In the early game, the only status effect you can Basuna away is poison, but that’s so weak that you probably won’t bother. Later temporary status effects are also usually things you can just wait out, so your Basune is probably going to stay fairly low level. Which you’ll regret once you run into enemies that can confuse and your Basuna is like 4 levels too low to deal with that.
And then there’s spells that don’t really get better as you use them. So if you use Life a bunch, it mostly ends up being significantly more expensive without being much better. In the final battle I was using Guy to raise people who I had previously only used to raise Firion, because his Life 2 was just that much cheaper than Firion’s Life 9. Similar things apply to Warp and Teleport, at least if you don’t want to use them in battle.
Perhaps worst of all, the system leads to everyone just feeling kinda same-y, at least the way I played. Everyone was good with their weapon(s) and had some spells they were good at, the only real differences were what those spells and weapons were.
Regardless of all of this, I wish more games dared being creative with the way character growth works. Call of Cthulhu shows it can work.

Balance
Most of the balance issues in this game are either a result of the leveling system or were already present in FFI, but there are a few things I still want to talk about.
Offensive spells being way weaker than just attacks was already the case in the previous game, but now Ultima is also a victim of this, a spell that is supposed to be super powerful. In the original Famicon version of the game, Ultima was even weaker and that had interesting implications but now it’s just another mediocre spell.
While spells were fairly useless against single targets in FFI, at least aoe spells were useful against large groups. But now every spell can be cast aoe which causes its damage to be split among all targets, so magic isn’t even useful for clearing large groups anymore. The only thing it’s good for in this game is dealing with enemies that have high physical resistance.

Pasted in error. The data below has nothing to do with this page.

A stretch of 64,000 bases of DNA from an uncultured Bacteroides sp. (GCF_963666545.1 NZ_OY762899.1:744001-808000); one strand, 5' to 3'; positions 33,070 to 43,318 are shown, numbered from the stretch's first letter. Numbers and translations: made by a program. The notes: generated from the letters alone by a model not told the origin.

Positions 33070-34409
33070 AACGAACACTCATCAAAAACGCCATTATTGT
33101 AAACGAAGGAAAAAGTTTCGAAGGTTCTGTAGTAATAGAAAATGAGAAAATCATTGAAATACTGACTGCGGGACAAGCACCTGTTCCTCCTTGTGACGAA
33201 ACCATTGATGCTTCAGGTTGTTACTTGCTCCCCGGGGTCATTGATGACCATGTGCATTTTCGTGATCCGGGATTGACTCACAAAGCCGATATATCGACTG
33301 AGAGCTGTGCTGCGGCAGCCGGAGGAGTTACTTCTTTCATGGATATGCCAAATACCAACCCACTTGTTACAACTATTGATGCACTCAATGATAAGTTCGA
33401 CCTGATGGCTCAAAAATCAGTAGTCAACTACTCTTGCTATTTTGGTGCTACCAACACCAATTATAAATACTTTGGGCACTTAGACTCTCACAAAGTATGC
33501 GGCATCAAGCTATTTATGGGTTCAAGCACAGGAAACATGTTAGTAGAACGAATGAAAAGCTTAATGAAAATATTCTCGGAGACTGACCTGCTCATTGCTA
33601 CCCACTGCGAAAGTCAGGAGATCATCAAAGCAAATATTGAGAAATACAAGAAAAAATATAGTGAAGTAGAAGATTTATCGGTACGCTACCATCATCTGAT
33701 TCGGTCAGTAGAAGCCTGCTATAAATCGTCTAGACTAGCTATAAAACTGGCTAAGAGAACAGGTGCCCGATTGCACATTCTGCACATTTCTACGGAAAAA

The different weapon types feel somewhat balanced, but there are some stretches of the game where you just don’t get a new axe or sword or something for way too long, so your axe or sword user falls off compared to the rest of the group.
Getting ambushed in the late game is pretty close to a death sentence. Some enemies inflict status effects on each attack that can easily lose you the fight (especially stone and confused), other enemies just deal very high amounts of damage, and coeurls just kill everyone in 1 hit. It’s very frustrating to get ambushed, something you have no control over, and losing the last couple of minutes of progress.
Dungeons are also very frustrating to explore regardless of that. There is way less in dungeons, many rooms just turn out to be empty, and even if you find a chest somewhere, most of the time it’s just a potion or some gil (which you can pretty much only spend on healing items).
As much as I love the 4th party member system, some of them aren’t very well balanced. Josef is so much stronger than the rest of the party that the game just turns into a one-man show for a while, while Leila and Gordon start with so few hp that everything almost kills them for a while. At least Gordon has high stamina, so the problem doesn’t last for long, but when Leila left my party she had less hp than Guy when his wounded animation starts.
Chaos in FFI was somewhat frustrating to fight because he could just randomly fully heal himself with Curaja so they learned from their mistakes and make the emperor only heal himself with every single attack /s. I spent almost an hour fighting him, and at some point I realized that I shouldn’t heal, only raise, because that just gives him more hp to absorb.

Story